© 2024 WLRN
Play Live Radio
Next Up:
0:00 0:00
Available On Air Stations

Ron DeSantis sharpens his attacks on Donald Trump in their shared home state of Florida

Governor Ron DeSantis at a podium in front of a crowd of people and surrounded by sheriffs
John Raoux
Republican presidential candidate Florida Gov. Ron DeSantis, center, speaks at a campaign event Thursday, Oct. 5, 2023, in Tampa, Fla.

TAMPA, Fla. — Florida Gov. Ron DeSantis repeatedly slammed Republican front-runner Donald Trump on Thursday and defended his own campaign, warning that the former president could deliver the 2024 election to Democrats energized to beat him.

DeSantis, speaking at a campaign event in their shared home state, argued that Trump lost the 2020 election not because more voters supported Democrat Joe Biden but rather to cast him out of office.

“He energized Democrats. You could have John Kennedy walk through the door right now and he wouldn’t energize Democrats as much as Donald Trump does," DeSantis said in Tampa. "That’s just the reality.”

The Florida governor has been sharpening his critiques of Trump over the past few months as he’s sought to revitalize his campaign. Most notably, he used his first opening on the GOP debate stage last week to criticize the former president for skipping the event.

Trump remains his party’s most influential figure. He was considering a visit to Capitol Hill next week as Republicans sort out their leadership crisis following House Speaker Kevin McCarthy’s ouster.

READ MORE: PolitiFact FL: Trump claims DeSantis mandated COVID-19 vaccines in Florida. It's not true

DeSantis suggested the thousands of voters who show up to Trump’s political rallies would be matched by those who show up to keep the former president from winning the White House again.

“A voter that goes to 10 rallies, their vote counts the same as somebody that’s unenthusiastic that then goes and votes,” he said.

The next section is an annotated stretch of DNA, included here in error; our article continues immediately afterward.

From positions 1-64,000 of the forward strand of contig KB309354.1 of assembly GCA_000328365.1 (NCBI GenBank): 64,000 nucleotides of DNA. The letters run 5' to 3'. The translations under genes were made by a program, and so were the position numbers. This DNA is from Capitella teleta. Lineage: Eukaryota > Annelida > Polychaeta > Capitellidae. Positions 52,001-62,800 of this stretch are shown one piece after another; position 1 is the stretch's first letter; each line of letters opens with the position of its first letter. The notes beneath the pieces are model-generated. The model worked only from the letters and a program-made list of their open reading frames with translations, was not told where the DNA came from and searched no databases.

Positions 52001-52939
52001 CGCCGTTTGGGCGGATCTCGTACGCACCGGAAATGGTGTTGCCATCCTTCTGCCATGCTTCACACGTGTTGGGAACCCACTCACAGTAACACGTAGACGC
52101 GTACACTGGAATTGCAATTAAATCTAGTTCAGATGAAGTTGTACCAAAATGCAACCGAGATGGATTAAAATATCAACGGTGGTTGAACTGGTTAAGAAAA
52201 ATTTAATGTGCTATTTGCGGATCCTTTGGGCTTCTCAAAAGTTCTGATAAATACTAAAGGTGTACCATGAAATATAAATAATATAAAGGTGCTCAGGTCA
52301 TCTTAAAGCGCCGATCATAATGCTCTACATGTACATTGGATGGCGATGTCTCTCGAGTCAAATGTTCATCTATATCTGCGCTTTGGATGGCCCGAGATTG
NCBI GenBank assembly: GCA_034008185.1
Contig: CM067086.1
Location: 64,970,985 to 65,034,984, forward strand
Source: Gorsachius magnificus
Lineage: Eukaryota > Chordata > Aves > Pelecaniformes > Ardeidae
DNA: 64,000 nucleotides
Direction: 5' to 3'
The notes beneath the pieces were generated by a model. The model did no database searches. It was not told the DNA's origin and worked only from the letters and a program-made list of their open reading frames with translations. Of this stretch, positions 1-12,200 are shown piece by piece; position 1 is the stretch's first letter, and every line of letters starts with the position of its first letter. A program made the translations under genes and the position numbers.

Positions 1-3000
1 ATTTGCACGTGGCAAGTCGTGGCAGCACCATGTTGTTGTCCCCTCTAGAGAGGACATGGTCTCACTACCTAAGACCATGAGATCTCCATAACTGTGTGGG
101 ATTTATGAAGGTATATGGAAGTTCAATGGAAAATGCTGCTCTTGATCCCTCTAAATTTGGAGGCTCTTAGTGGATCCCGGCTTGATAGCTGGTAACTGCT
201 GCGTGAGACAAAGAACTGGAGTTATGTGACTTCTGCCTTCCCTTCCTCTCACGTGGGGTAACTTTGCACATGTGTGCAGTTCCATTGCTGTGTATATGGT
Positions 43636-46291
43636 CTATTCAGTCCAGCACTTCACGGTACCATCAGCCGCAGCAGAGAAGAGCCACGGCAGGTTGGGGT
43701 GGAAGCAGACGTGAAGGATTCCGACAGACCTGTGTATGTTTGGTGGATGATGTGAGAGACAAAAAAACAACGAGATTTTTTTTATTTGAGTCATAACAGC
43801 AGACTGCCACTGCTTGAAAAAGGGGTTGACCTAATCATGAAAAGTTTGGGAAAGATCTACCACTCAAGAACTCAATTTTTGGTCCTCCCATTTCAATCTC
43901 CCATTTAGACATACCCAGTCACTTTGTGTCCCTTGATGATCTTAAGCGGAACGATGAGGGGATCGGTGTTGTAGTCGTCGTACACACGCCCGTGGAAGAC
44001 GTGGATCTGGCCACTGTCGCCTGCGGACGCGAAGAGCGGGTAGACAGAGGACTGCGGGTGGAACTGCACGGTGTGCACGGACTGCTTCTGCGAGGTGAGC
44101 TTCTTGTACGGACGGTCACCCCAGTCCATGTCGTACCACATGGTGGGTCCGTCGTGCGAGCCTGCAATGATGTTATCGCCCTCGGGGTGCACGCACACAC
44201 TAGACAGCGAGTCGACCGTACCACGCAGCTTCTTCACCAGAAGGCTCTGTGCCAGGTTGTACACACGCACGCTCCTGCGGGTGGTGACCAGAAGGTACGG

Trump campaign spokesman Steven Cheung responded to DeSantis’ remarks by saying: “Ron DeSantis has the energy of used wet rag.”

“This is nothing more than a desperate attempt of a flailing candidate who is in the last throes of his campaign,” Cheung said in a statement. “This tough guy routine from DeSantis is laughable, because the only thing tough about him is is ability to embarrass himself every single day on the campaign trail.”

DeSantis spoke to an audience of more than 100 supporters as he announced support from Florida law enforcement officers. There were a few pro-Trump protesters outside, one of them yelling persistently through a bullhorn, but DeSantis took no notice of them.

Attendee Rachel Yates, who said she moved to Tampa two years ago from Chicago, said she likes both Trump and DeSantis. She said a main source of Trump’s appeal in the past was “that he came in as kind of an independent.”

Donald Trump stands at a podium and points at a crowd
Charlie Neibergall
Former President Donald Trump visits with campaign volunteers at the Grimes Community Complex Park, Thursday, June 1, 2023, in Des Moines, Iowa.

“I think Trump never had a history in politics and that was important,” she said.

Yates also said she liked DeSantis’s message of law and order, symbolized by his endorsement Thursday by 60 Florida sheriffs, but declined to say which of the two candidates she preferred.

DeSantis, responding to questions both from the media and his friendly audience, said no one was entitled to the GOP nomination, “especially anybody that couldn’t even stop Joe Biden.” He suggested that the 77-year-old Trump did not have the energy for his old job.

“We need a president that’s going to be full throttle for eight years," the 45-year-old said. “We don’t need any more presidents that have lost the zip on their fastball.”

He also dismissed Trump's sizeable fundraising.

Trump's campaign said Wednesday night that it raised more than $45.5 million in the third quarter of the year, while DeSantis’ team said it brought in $15 million during the same period.

DeSantis said his own fundraising is “being spent on actually delivering the victories that we know we need,” and questioned how much of Trump's fundraising was being spent on his legal problems, including four criminal cases.

In response to a question about whether he can continue raising enough money to say in the race, he said, “Absolutely." But he argued that what was most important was earning people's votes, “town by town, county by county.”

He was headed later Thursday to Miami for a fundraiser.

More On This Topic